By JOHN WALKLEY
These are complicated times in criminal law. The death penalty as a ultimate punishment has been repealed in Connecticut, but new ways to commit crimes continue to created.
By PETER A. GIULIANI
It is now five years since 2008 and the great economic trough that affected the legal profession like no other recession. Back then, we advised: “Forget about the recession. It’s a fact of life. Pay attention to what the eventual recovery will look like and position your firm to take advantage of it.” Many are still waiting for that recovery.
By TIMOTHY FISHER
Not in over a hundred years has there been such rapid change in the world of legal education. A model that was developed in the late 19th century has been expanded and built upon for decades, to the point where the U.S. now has more spaces for students in law schools than there are candidates to fill them.
By PETER W. BENNER
Dispute resolution practices are moving in a decidedly positive direction as the term “alternative” becomes outmoded. Approaches other than a default to litigation have become mainstream. These trends will continue to develop as we move into 2014.
By CYNTHIA EXNER
Everyone agrees that our federal immigration system is broken. But finally, it seems, the momentum for dealing with the problem is building in our nation’s capital, across the United States and in Connecticut. We have the ability to pass comprehensive immigration reform in 2014.
By THOMAS MOONEY
Inadequate funding is the new normal for many school districts, but the demands and expectations on school districts in Connecticut have never been greater. School districts are being squeezed by unfunded mandates related to education reform and accountability, on the one hand, and by municipal austerity and oversight on the other. Given these pressures, we may expect to see a number of related legal challenges for school districts in 2014.
By CHASE T. ROGERS
The Judicial Branch has had many successes this past year in no small part due to the dedication and input of the bar, which has played a major role in the Branch’s efforts to enhance our state court system.
By THOMAS B. SCHEFFEY
At exactly 9:40:03 on the morning of Dec. 14, 2012, the last shot was fired in Sandy Hook Elementary School. It ended the life of Adam Lanza, and marked the first shot in the most recent battle over privacy and openness, and the most recent conflict between victims’ rights and the public’s right to know.
By KIMBERLY A. KNOX
The advent of 2014 is the halfway mark of my presidential term of the Connecticut Bar Association. I am delighted to report that there is much to celebrate at the CBA and the future is bright. The CBA is a remarkably productive and ambitious organization of legal professionals seeking professional growth and development while working together to advance access to justice and the rule of law.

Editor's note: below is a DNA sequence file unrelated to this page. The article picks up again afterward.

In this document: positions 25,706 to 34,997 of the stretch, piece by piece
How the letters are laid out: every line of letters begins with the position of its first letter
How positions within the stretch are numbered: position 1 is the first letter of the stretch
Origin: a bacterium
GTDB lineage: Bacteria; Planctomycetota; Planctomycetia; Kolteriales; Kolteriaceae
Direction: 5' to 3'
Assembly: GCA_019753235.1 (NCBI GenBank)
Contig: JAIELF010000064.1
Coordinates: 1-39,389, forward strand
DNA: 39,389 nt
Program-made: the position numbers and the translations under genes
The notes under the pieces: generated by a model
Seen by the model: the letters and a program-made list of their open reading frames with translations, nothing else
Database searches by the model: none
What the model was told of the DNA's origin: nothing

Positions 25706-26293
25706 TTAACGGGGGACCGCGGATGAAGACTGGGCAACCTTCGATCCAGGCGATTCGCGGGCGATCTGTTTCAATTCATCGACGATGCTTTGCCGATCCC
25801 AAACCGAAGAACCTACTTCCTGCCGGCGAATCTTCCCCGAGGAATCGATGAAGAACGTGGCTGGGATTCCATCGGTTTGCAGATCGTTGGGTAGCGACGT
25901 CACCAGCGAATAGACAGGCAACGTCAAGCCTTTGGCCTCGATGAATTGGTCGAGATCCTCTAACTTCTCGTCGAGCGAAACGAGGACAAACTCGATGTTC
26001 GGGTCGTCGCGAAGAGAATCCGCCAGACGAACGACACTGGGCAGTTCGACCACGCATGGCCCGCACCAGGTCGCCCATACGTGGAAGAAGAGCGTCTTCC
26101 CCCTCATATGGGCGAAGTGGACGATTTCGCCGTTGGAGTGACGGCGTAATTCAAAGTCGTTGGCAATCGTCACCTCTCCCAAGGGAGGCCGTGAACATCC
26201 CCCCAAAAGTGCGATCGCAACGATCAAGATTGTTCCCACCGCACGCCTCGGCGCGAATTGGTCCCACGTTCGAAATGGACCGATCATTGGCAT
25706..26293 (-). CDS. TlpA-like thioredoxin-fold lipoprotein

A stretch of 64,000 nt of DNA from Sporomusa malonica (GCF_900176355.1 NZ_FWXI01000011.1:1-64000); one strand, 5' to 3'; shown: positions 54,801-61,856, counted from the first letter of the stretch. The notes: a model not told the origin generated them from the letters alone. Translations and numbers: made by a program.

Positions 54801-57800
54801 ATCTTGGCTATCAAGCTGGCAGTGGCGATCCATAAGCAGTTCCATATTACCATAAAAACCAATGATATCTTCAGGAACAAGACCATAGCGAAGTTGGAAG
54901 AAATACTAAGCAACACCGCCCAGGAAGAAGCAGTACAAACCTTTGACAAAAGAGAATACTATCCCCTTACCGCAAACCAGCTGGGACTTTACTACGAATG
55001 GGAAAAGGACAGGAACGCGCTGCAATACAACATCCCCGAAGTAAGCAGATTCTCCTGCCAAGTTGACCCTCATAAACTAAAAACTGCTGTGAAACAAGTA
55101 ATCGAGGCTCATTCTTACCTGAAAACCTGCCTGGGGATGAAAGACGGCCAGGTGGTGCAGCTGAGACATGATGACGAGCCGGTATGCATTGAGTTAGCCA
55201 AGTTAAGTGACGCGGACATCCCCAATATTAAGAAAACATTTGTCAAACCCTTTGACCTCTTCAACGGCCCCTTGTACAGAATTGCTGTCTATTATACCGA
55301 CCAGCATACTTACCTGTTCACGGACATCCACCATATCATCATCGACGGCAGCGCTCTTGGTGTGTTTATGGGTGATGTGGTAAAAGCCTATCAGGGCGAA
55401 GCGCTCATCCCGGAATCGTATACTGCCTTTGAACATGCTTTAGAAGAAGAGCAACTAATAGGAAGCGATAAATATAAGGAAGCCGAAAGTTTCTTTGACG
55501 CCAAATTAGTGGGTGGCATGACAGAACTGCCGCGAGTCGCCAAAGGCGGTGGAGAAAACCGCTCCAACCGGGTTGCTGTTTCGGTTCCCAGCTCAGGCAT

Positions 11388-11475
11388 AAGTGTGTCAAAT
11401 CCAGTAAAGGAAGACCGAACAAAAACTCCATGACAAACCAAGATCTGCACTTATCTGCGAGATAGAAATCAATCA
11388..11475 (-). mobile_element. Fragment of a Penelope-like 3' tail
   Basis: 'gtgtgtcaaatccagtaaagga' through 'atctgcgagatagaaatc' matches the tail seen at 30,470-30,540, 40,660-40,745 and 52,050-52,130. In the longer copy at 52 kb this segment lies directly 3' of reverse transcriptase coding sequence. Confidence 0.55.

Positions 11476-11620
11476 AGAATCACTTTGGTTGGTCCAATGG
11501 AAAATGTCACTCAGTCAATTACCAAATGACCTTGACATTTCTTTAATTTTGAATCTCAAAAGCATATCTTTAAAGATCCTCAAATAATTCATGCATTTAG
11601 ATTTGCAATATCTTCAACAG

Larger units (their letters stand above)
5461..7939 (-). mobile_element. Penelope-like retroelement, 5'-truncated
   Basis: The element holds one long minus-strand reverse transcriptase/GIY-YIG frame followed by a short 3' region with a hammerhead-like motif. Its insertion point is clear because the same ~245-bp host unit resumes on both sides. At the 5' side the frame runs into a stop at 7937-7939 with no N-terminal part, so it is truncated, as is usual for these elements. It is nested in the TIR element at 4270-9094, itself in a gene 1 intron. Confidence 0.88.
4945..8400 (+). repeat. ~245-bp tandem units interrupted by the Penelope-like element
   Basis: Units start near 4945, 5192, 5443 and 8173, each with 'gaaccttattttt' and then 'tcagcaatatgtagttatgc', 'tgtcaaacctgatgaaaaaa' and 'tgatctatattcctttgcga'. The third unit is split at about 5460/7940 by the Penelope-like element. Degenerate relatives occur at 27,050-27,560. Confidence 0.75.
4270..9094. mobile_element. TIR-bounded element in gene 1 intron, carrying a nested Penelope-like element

By MONIQUE MATTEI FERRARO
This year, we can expect advances in e-discovery, digital forensics and legal technology. While keeping up with that, we can look forward to some pretty smoking gadgets for lawyers, too.
By MICHELLE DUPREY
What’s the next big thing in disability civil rights under the Americans with Disabilities Act? One rapidly developing area is accessibility of health care. The ADA was signed more than 23 years ago, and yet, it is still in its early development as it relates to health care.
By JENNIFER GERARDA BROWN
For Quinnipiac University School of Law, 2014 will bring profound change as we move to a new location; forge new cross-disciplinary partnerships with Quinnipiac’s schools of medicine, business and education; and deepen our existing partnerships with the profession. All of these changes will enable us more effectively to pursue our mission: educating the whole lawyer to understand and serve the whole client.
By GEORGE JEPSEN
As I begin my fourth year as state attorney general, I continue to believe there is no better job in state government and I am grateful to the people of Connecticut for the opportunity to serve.
By ANDREW GLASSMAN
The 2014 New Year will open with a strong message to business entrepreneurs that Connecticut is open for business. On Jan. 1, our state’s version of the Model Entity Transactions Act (META) will become effective, making it easier for businesses to merge, consolidate, engage in a share exchange, or domesticate in Connecticut.
By RACHEL BAIRD
Although debate over the sale, possession and use of firearms came to the forefront in the wake of the Sandy Hook Elementary shootings, attorneys involved with firearms law know that there were troubling issues even before December 2012. And the rights of gun owners will likely face further attacks in 2014.
By GERALD FOX III
After a very challenging session in 2013, this year the Connecticut General Assembly will conduct what is characterized as its short session, which will run from Feb. 5 until May 7. Although it is a tight time frame, it is expected the Judiciary Committee will address a number of issues.
By BARRY SCHALLER and BETH GRIFFIN
Practicing law is a high-stress occupation characterized by a high level of responsibilities, risks and rewards. Client trust and confidence is essential to a lawyer just as trust and confidence on the part of other lawyers and judges is vital. Much of what lawyers do takes place in private without close scrutiny and with a large measure of autonomy.